Blog — 23 June 2011
The Last Word on Faith

A lot of people try to make a distinction between what is based on faith and what is not based on faith – which is fine if your distinctions are correct. But that is not always the case. For instance, I have had more than one very well educated person (even PhD level people) try to make the case that Naturalistic evolution is based on factual science while Christian beliefs are based on faith. In making their arguments, they bring up all kinds of explanations of data to make their point. This includes such things as arguments based on natural selection, DNA, fossil evidence, and the list goes on.

In making their assertions, however, they fail to make a distinction between the data and the interpretation of data. They interpret their data in ways which depend on Naturalistic presuppositions. Now, that is all well and good if the presuppositions are objectively true. But herein lies the problem. The presuppositions are not empirically provable. They are faith assumptions. If the assumptions are not true, then the interpretation of the data is also not true.

Many examples could be given of this problem, but I will mention just one to illustrate the point. Naturalists insist that the theory of evolution is true and base their confidence on the concept of natural selection. Natural selection is the principle that living organisms are able to generate internal changes which allow them to adapt to their environment (within limits) in order to more easily survive. This is easily observable in nature, and farmers and ranchers even use this knowledge to create hybrid crops and animals. Christians and non-Christians alike can acknowledge this principle.

But the problem lies in the fact that this adaptation does have limits. There is a certain point beyond which the adaptation will not move any further. What Naturalists do, though, is assert that natural selection does not have any limits. Their belief is that natural selection is the principle that accounts for the existence of every species of plant and animal on earth. They believe that one kind of life form can evolve into another kind through natural selection.

The data that is scientifically provable is that natural selection does operate in the world. But Naturalists step beyond the science and make a faith pronouncement that evolution is capable of transforming old kinds into new kinds. There simply is no science to show that this is even possible. That is why the theory of evolution is still a theory. Data, itself, is truly a set of facts. But the interpretation of the data is always based on faith.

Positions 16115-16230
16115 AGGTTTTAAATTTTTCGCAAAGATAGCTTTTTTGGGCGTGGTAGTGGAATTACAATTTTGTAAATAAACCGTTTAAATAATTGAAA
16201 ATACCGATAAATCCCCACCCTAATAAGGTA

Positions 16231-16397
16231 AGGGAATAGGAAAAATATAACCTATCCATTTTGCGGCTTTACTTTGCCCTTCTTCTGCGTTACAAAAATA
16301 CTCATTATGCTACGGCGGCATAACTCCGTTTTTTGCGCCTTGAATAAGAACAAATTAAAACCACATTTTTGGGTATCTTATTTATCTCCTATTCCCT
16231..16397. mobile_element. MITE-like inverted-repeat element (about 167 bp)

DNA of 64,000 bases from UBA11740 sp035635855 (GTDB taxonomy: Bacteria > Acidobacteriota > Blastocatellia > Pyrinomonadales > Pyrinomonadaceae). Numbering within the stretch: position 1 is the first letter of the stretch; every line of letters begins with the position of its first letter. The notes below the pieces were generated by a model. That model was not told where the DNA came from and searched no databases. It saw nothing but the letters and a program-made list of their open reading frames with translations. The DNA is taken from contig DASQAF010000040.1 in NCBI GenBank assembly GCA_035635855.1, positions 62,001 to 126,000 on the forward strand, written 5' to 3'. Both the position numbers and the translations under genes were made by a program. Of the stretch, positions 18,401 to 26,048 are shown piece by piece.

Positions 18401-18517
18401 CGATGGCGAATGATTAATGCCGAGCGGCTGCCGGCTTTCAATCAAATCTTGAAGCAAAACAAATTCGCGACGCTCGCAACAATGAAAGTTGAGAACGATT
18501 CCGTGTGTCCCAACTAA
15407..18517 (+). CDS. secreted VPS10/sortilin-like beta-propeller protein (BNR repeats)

The truth is, in an ultimate sense (carried to a worldview level), every point of view is based on faith. There is no empirical way to answer the seven worldview questions.

So, now we get down to looking at “The Last Word on Faith.” The question we are dealing with when talking about worldview is not: Is it faith? Rather, the question is: What is the nature of the faith?

In dealing with the nature of any particular faith position, the real bottom line question becomes: Is it true? Just because we must ultimately accept a faith position does not mean that it is not objectively true. There is some way that reality actually exists and there is some point of view that corresponds with reality. The fact that we have no empirical means to figure that out does not change the fact. All it means is that we must also use non-empirical evidence (logic and human experience) as we try to discover the Truth. All three lines of evidence must work together. This is not, by any means, meant to play down empirical evidence. If something is scientifically shown to be not true, that must certainly be a part of the evidence on display. It is just that empirical evidence alone will not give us the answer.

Many people try to make a separation between faith and fact. That is a false dichotomy. Facts will always align with truth, and getting at truth requires exploration based on faith (answers to the seven worldview questions). There is some faith position that correspond with all the facts. The real separation is between fact and fiction, not fact and faith. When we understand that difference, we put ourselves in a position to truly understand the nature of faith.

© 2011 Freddy Davis


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Freddy Davis

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